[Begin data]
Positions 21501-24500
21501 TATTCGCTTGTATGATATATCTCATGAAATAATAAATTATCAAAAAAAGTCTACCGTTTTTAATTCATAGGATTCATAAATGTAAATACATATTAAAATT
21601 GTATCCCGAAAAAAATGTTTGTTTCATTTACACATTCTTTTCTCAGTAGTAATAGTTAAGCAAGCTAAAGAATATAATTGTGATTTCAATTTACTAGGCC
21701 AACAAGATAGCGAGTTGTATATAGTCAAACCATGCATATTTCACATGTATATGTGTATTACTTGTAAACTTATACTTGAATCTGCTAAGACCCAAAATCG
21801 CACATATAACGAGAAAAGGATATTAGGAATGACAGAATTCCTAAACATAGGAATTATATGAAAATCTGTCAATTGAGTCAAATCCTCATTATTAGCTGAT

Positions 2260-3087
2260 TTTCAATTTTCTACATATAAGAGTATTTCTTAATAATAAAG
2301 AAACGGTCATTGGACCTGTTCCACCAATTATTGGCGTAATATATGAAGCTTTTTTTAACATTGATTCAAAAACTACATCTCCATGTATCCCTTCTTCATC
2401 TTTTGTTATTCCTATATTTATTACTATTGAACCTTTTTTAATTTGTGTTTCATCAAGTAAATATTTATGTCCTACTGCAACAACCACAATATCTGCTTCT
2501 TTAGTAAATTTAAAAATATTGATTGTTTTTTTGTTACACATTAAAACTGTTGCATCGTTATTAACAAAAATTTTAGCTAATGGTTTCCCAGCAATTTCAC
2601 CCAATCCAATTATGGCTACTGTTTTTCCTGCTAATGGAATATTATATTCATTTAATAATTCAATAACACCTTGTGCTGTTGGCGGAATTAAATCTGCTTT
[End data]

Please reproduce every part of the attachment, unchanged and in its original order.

Positions 21501-24500
21501 TATTCGCTTGTATGATATATCTCATGAAATAATAAATTATCAAAAAAAGTCTACCGTTTTTAATTCATAGGATTCATAAATGTAAATACATATTAAAATT
21601 GTATCCCGAAAAAAATGTTTGTTTCATTTACACATTCTTTTCTCAGTAGTAATAGTTAAGCAAGCTAAAGAATATAATTGTGATTTCAATTTACTAGGCC
21701 AACAAGATAGCGAGTTGTATATAGTCAAACCATGCATATTTCACATGTATATGTGTATTACTTGTAAACTTATACTTGAATCTGCTAAGACCCAAAATCG
21801 CACATATAACGAGAAAAGGATATTAGGAATGACAGAATTCCTAAACATAGGAATTATATGAAAATCTGTCAATTGAGTCAAATCCTCATTATTAGCTGAT

Positions 2260-3087
2260 TTTCAATTTTCTACATATAAGAGTATTTCTTAATAATAAAG
2301 AAACGGTCATTGGACCTGTTCCACCAATTATTGGCGTAATATATGAAGCTTTTTTTAACATTGATTCAAAAACTACATCTCCATGTATCCCTTCTTCATC
2401 TTTTGTTATTCCTATATTTATTACTATTGAACCTTTTTTAATTTGTGTTTCATCAAGTAAATATTTATGTCCTACTGCAACAACCACAATATCTGCTTCT
2501 TTAGTAAATTTAAAAATATTGATTGTTTTTTTGTTACACATTAAAACTGTTGCATCGTTATTAACAAAAATTTTAGCTAATGGTTTCCCAGCAATTTCAC
2601 CCAATCCAATTATGGCTACTGTTTTTCCTGCTAATGGAATATTATATTCATTTAATAATTCAATAACACCTTGTGCTGTTGGCGGAATTAAATCTGCTTT